After an overcast day, we awoke this morning to clear skies. As we rounded Kapp Lee, the beaches of Dolerittneset appeared. A Norwegian hunting cabin built in the early 1900s was just up the beach. In front of the hut, a popular walrus haul-out was found on the beach. We spent the morning Zodiac cruising along the beach and watching walruses at the haul-out. With immense difficulty, they lumbered in and out of the water and swam around our Zodiacs as they hunted for mollusks on the sandy bottom. The pile of blubber on shore was quiet except for an occasional outburst. These massive creatures were a joy to watch, and we are lucky, for they were nearly extirpated by hunters in Svalbard before they were protected.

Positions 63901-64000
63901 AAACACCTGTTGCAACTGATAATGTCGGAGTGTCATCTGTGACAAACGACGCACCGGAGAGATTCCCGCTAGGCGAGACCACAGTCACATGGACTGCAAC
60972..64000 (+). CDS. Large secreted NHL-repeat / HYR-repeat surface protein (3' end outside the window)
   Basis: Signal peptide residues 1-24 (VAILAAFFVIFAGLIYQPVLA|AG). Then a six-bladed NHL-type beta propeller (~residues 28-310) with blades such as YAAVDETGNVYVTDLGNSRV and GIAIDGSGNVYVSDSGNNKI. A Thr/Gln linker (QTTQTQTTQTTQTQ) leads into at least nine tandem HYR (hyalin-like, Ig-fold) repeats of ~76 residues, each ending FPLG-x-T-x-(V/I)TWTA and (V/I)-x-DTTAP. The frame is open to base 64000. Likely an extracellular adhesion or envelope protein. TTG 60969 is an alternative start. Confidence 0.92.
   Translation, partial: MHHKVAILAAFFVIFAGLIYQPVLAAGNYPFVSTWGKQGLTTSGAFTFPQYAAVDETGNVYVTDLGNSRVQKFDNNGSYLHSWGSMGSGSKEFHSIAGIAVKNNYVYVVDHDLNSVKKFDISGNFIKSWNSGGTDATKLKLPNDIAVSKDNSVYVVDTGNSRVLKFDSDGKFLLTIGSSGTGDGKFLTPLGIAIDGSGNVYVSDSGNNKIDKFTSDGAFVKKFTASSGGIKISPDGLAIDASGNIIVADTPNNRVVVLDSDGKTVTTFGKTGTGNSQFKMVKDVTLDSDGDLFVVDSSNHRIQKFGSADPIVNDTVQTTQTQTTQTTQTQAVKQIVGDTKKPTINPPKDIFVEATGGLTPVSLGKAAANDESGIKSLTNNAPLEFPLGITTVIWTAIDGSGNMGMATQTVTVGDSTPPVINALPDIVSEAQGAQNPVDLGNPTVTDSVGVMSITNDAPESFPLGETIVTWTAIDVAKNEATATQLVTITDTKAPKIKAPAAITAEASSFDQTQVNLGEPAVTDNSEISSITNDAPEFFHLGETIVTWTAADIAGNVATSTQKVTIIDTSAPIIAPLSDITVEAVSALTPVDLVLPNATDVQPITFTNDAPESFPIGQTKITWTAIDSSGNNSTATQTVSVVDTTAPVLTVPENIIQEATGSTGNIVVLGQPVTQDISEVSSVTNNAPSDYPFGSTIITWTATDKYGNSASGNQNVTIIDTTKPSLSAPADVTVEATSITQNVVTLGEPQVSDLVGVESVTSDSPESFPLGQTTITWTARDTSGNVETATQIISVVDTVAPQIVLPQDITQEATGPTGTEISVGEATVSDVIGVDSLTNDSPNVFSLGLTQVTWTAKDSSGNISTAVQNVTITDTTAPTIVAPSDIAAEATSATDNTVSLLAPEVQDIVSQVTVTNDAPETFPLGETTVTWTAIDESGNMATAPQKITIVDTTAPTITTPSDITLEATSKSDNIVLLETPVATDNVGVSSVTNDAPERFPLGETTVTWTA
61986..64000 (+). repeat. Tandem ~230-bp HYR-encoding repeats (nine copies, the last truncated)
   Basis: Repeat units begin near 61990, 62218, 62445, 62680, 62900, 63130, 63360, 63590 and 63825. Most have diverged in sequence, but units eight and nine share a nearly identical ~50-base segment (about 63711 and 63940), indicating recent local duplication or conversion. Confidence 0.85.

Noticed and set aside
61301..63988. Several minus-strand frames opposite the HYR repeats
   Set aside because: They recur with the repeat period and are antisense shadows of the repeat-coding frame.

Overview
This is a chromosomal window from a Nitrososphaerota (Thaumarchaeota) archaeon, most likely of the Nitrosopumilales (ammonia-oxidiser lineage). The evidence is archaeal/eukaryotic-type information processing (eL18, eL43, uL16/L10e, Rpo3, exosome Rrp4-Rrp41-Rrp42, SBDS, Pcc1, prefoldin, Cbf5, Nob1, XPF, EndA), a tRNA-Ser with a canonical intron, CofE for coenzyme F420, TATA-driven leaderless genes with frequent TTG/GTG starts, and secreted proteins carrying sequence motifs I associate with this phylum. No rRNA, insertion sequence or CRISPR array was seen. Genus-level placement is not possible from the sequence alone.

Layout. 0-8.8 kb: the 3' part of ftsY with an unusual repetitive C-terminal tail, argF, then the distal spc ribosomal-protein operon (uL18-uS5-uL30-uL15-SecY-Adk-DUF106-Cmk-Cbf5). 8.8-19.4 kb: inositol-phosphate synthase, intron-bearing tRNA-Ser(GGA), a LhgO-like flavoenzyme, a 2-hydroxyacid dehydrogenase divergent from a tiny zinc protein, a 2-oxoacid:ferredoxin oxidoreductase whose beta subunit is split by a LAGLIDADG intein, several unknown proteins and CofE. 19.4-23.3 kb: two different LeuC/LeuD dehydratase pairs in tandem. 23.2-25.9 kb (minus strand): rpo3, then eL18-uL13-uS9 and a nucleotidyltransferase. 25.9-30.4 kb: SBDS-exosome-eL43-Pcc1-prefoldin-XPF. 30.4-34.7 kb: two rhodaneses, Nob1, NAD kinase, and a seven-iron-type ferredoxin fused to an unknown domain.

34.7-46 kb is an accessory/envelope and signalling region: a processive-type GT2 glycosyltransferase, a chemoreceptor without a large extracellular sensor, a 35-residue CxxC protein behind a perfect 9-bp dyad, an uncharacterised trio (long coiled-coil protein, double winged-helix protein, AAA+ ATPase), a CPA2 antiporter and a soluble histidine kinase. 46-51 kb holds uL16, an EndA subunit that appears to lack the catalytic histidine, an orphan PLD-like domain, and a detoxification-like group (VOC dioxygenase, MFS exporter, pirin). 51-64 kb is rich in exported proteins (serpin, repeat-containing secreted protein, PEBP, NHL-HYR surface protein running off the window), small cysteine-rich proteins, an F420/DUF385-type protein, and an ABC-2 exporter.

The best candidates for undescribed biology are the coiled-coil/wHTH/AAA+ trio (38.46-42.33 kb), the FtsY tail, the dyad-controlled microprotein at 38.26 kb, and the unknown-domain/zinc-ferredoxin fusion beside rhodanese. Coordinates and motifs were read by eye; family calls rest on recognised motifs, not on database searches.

In the afternoon, we moved farther south on Edgeøya Island to Russebukta, a large bay formed by a low, flat plain. With the sun shining, we set out for walks on the spongy tundra of the plain. The tiny life around our feet was bursting with color as the plants of the tundra take advantage of the short summer to bloom. Purple saxifrage, moss campion, tufted saxifrage, arctic willow, arctic chickweed, and innumerable mosses carpeted the plain. Along the low plains, Svalbard reindeer grazed on plant life, snow buntings flitted from rock to rock, and red-throated divers floated over the shallow lakes. It was a tranquil setting and the perfect place to observe the tundra awakening for summer. As we walked, we basked in the sunlight, explored the area, and learned about the lives of the flora and fauna of the tundra. What a perfect afternoon in Svalbard.